4. Ultimately I had to decide if the feedback was valid and what the results really meant. I also had to decide what areas were worth working on. Not every area brought up in the feedback would contribute to the results I am trying to achieve if I worked to improve it.

About the feedback:

  • It affirmed some areas of my leadership
  • It validated other areas where I knew I needed improvement
  • It identified some blind spots

All together the experience was positive and gave me a solid action plan to improve my leadership abilities. I recommend the 360-Degree Leadership Assessment for anyone that wants to get better as a leader.

To check out the assessment go to my website at www.JohnMaxwellGroup.com/RobertEnglish. Contact me for assistance in administering the assessment, processing the feedback, and developing an action plan.

Are You Living In Your Sweet Spot?

A guest blog from my friend and mentor Scott Fay:

 

Are You Living In Your Sweet Spot?

By Scott M. Fay

Author, Discover Your Sweet Spot

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The Sweet Spot is the convergence of three things: Purpose, Passion, and Plan.

  • Purpose is who you are designed to be.
  • Passion is what you love to do.
  • Plan is the strategic convergence of being and doing.

 Living and working from our Sweet Spot results from intentional design, not accidental disorder. Similar to what I do with my new landscaping clients, we must design our lives with the end in mind. Unfortunately, too many people just accept their lives rather than lead their lives.

Living to and from your Sweet Spot yields exponential potential.

My mother still tells me that I first found my Sweet Spot at the age of four while playing in the sandbox. Every day in summer, I loved spending time in a gigantic 10-by 15-foot sandpit with toy ‘dozers, trailers, and trucks. Like boys my age, I built roads and rivers during playtime. But perhaps unlike other boys, I also built little homes out of sand and then I felt the need to landscape those little properties. I’d use pine cones for shrubs, twigs for trees, and place little stones around freshly-dug miniature swimming pools. In that vast sand pit, I made a little square shop out of red bricks that I’d found lying around from my father’s projects. On top of that square shop, I made a flat roof out of pine boards.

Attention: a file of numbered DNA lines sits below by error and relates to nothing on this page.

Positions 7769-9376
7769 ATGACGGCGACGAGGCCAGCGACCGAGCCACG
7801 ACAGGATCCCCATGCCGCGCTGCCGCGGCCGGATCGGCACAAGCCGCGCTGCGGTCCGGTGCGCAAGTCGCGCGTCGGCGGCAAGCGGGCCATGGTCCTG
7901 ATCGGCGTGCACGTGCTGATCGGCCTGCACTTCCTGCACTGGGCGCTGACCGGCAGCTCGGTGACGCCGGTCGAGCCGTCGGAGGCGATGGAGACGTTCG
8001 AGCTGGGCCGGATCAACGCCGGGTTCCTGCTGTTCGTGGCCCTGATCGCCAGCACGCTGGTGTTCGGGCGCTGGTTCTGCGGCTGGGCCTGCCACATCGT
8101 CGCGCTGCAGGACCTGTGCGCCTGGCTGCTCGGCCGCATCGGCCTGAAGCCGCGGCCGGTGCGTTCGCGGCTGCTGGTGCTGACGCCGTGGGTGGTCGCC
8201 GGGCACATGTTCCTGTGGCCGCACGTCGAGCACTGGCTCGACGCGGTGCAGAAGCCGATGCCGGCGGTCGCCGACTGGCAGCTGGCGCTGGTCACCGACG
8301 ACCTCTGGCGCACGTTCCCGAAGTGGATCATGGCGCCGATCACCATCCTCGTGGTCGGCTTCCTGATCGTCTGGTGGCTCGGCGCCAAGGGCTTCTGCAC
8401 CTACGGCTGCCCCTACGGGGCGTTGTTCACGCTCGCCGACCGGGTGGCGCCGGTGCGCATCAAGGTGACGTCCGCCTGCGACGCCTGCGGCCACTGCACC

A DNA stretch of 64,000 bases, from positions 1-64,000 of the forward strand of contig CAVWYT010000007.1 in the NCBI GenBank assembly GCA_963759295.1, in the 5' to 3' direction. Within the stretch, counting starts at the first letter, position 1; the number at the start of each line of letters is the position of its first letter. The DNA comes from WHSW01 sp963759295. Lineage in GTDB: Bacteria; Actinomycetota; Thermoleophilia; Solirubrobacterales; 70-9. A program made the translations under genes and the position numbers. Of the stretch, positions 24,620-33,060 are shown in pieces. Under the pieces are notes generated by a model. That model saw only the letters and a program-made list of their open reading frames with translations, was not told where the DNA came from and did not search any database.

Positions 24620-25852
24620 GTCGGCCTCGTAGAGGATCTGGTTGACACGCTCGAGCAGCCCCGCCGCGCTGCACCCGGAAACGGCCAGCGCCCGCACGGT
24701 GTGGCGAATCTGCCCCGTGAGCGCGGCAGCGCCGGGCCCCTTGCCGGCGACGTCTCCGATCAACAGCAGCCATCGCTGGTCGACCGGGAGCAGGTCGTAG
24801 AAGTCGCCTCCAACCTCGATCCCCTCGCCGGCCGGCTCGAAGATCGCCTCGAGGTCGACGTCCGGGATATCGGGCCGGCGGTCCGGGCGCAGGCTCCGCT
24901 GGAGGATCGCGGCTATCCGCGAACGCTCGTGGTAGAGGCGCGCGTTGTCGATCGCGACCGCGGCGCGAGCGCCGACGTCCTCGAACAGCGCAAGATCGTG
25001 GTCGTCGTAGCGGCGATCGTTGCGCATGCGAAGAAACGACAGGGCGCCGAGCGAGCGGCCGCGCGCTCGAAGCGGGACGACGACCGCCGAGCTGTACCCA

I’d spend nearly all day playing in the sand pit. But just before dinnertime, I’d perform a unique ritual. I’d drive the equipment up onto the trailers, hook them up to the trucks, and then drive the trucks back to the square shop with the flat roof. By this time, mom would make a final dinner call and, according to her, I’d spend a couple more minutes at the shop off-loading the equipment, lining up the trailers, and, finally, backing up the trucks. Ritual complete, I’d head off to dinner, satisfied and smiling.

More than forty years later, I still perform an odd ritual. Today my sandpit is a bit larger, though. On most days before dinnertime, I pull into a square shop with a flat roof at 7900 SE Bridge Road in Hobe Sound, Florida. While driving around the lot, I see my employees off-loading the equipment, lining up the trailers, and, finally, backing up the trucks. Waving to them, I see the ritual completed, and then I head off to dinner, satisfied and smiling.

What about you? Have you ever functioned in your Sweet Spot? Do you know what it is? Is your Passion, Purpose, and Plan clear? If so, you don’t even need to look to see if you’re effective. You already know.

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Excerpt taken from Discover Your Sweet Spot by Scott M. Fay, published by Morgan James Publishing, available here via Amazon. More info:  www.thesweetspotsystem.com .